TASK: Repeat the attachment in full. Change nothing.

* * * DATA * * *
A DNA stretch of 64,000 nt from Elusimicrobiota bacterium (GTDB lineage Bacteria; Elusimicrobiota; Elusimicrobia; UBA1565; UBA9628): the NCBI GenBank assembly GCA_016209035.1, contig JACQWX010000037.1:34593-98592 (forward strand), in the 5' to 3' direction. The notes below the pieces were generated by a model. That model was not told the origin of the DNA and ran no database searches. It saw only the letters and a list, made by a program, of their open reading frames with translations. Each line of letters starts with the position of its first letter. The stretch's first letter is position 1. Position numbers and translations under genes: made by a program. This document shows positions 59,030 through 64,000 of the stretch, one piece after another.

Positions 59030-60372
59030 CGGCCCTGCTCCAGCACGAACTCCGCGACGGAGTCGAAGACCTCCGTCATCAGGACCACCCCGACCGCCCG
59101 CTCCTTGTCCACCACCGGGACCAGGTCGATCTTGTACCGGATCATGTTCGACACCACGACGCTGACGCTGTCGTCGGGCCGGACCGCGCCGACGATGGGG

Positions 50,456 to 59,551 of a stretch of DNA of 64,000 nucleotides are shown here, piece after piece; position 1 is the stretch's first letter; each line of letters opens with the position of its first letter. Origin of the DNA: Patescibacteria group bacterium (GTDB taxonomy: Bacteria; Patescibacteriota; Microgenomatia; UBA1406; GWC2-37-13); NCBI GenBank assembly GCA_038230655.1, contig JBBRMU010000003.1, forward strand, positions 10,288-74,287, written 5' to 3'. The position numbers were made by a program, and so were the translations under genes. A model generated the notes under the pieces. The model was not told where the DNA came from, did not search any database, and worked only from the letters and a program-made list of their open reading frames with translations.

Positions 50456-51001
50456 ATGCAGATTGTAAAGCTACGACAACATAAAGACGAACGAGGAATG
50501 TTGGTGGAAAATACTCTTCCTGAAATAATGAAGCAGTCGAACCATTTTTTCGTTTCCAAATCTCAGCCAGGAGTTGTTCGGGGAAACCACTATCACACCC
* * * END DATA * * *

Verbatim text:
A DNA stretch of 64,000 nt from Elusimicrobiota bacterium (GTDB lineage Bacteria; Elusimicrobiota; Elusimicrobia; UBA1565; UBA9628): the NCBI GenBank assembly GCA_016209035.1, contig JACQWX010000037.1:34593-98592 (forward strand), in the 5' to 3' direction. The notes below the pieces were generated by a model. That model was not told the origin of the DNA and ran no database searches. It saw only the letters and a list, made by a program, of their open reading frames with translations. Each line of letters starts with the position of its first letter. The stretch's first letter is position 1. Position numbers and translations under genes: made by a program. This document shows positions 59,030 through 64,000 of the stretch, one piece after another.

Positions 59030-60372
59030 CGGCCCTGCTCCAGCACGAACTCCGCGACGGAGTCGAAGACCTCCGTCATCAGGACCACCCCGACCGCCCG
59101 CTCCTTGTCCACCACCGGGACCAGGTCGATCTTGTACCGGATCATGTTCGACACCACGACGCTGACGCTGTCGTCGGGCCGGACCGCGCCGACGATGGGG

Positions 50,456 to 59,551 of a stretch of DNA of 64,000 nucleotides are shown here, piece after piece; position 1 is the stretch's first letter; each line of letters opens with the position of its first letter. Origin of the DNA: Patescibacteria group bacterium (GTDB taxonomy: Bacteria; Patescibacteriota; Microgenomatia; UBA1406; GWC2-37-13); NCBI GenBank assembly GCA_038230655.1, contig JBBRMU010000003.1, forward strand, positions 10,288-74,287, written 5' to 3'. The position numbers were made by a program, and so were the translations under genes. A model generated the notes under the pieces. The model was not told where the DNA came from, did not search any database, and worked only from the letters and a program-made list of their open reading frames with translations.

Positions 50456-51001
50456 ATGCAGATTGTAAAGCTACGACAACATAAAGACGAACGAGGAATG
50501 TTGGTGGAAAATACTCTTCCTGAAATAATGAAGCAGTCGAACCATTTTTTCGTTTCCAAATCTCAGCCAGGAGTTGTTCGGGGAAACCACTATCACACCC